Video Quality on this release is in full 1080p using the VC-1 codec on a BD-50 (50 gigabyte, dual-layered Blu-ray Disc) in the 2.40:1 aspect ratio. The general look of the picture on this release consists of a great amount of clarity and definition, being just seven years of age, what the video quality has to offer here is definitely impressive. The color palette often reflects the applied filters, with an appropriate saturation and moderate vibrancy displayed in many subjects, such as the scenes at the train station, and the scenes of the Quidditch match, displaying the bold shades of each house’s respective colors. The majority of interior shots within Hogwarts are a bit more on the warm side, reflecting the intended golden glow of the candles. Looking back, it seems this use of a warm filter was seen more in the earlier “Harry Potter” films, specifically those directed by Christopher Columbus, almost like as the content got darker, so did the filters that were applied. Regardless, fleshtones of the actors are accurate, and the black level is very inky, as mostly seen in the black robes often adorn by the characters.
One primary reason this film feels so “campy” compared to the others is the CG and animatronics within the film. Obviously, the magical world of “Harry Potter was brought to life based on the descriptions loaned by J.K. Rowling‘s written works, and much additional creativity was applied to materialize these fictional characters and creatures. The green-screen work of the flying car, the Quidditch match, and the spastic movements of Dobby still look smooth and realistic in High Definition; notably the details put forth in the texture of the house elf’s skin and ragged attire have really paid off with its Hi-Def transfer. On the other hand, High Definition does show-off less smoothly blended work, such as the screaming Mandrakes when they are plucked from their soil by the students. Also something unique within this film is the black and white transition presented as Harry is sucked into the past and witnesses the events lived by Tom Riddle; definition and clarity within these black and white scenes is retained, however, as Harry himself remains in color in this time travel, the bold red of his sweater looks a little smeared in comparison to other scenes. With a certainly impressive Hi-Def transfer for a film with not merely a cast and bland set, but many elements like the many layers of CG applied, the video quality for this release does prove itself to be worth a “4.5 Star Rating“.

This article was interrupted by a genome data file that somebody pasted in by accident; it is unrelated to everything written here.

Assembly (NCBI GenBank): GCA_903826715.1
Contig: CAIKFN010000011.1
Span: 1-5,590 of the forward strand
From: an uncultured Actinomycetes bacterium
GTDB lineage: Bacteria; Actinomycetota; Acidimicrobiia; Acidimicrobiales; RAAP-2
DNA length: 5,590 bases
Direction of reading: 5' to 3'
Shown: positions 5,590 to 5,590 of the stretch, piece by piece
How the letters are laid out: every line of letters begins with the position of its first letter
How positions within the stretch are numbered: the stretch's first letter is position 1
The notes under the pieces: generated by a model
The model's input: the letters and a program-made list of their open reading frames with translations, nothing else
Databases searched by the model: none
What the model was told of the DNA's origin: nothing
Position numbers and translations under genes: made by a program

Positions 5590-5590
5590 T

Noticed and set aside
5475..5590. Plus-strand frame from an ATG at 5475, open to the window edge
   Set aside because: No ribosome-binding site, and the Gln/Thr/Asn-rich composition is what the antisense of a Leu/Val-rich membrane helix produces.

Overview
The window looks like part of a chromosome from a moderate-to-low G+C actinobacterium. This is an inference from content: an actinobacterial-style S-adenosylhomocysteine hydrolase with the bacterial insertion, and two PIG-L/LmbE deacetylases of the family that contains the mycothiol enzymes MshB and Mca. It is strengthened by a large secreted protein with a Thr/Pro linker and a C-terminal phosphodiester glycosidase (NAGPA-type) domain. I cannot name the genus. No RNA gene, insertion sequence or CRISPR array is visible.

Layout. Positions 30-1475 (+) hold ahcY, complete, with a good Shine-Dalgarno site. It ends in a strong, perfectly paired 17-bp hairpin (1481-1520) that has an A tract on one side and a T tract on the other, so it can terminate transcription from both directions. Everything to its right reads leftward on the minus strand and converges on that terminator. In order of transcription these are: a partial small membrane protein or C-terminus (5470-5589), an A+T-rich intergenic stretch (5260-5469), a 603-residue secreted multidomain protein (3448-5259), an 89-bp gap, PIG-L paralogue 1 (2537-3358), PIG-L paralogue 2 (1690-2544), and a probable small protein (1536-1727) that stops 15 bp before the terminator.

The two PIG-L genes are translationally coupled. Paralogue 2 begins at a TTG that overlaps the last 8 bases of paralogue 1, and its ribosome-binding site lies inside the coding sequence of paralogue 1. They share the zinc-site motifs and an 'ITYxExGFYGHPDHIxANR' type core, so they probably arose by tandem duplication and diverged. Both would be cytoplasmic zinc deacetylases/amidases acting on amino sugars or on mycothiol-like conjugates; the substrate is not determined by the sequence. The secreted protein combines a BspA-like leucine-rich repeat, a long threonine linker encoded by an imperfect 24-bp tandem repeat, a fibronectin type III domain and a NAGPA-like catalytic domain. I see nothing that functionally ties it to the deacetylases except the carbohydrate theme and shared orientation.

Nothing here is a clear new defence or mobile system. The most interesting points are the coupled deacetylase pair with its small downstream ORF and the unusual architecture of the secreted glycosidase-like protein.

Audio Quality on this release is presented in DTS-HD 5.1 Master Audio. As you may imagine with a production that had a lucrative budget, the sound design efforts you will experience on this release’s audio track are quite impressive. From the film’s beginning of scenes such as Dobby bashing himself on the head with a dresser drawer and lamp, which provides decent yet appropriate thuds from the front channels, to the first appearance of the flying car making its whooshes about the soundscape. Staple subjects of the “Harry Potter” world are done justice as well, such as the shifting staircases that lead to the dormitories, which make for a clear stone-moving-against-stone foley accompanied by a moderately heavy rumble from the subwoofer; also not to be forgotten, the Quidditch match between Gryffindor and Slytherin is an impressive exhibit of what the audio track on this release is worth, with abundant swooshes from the players upon their brooms passing by bouncing about within the soundscape, along with the subwoofer thuds that convey the striking of the Beaters batting at the Bludgers. The subtle echoing effects of voices such as those of Moaning Myrtle and the Basilisk do present a nice reverb as well, mostly heard from the front channels, and occasionally popping up in the rear channels as the on-screen subjects may pass around. Overall, the audio quality for this release earns a definite “4.5 Star Rating” for a rather impressive use of the soundscape.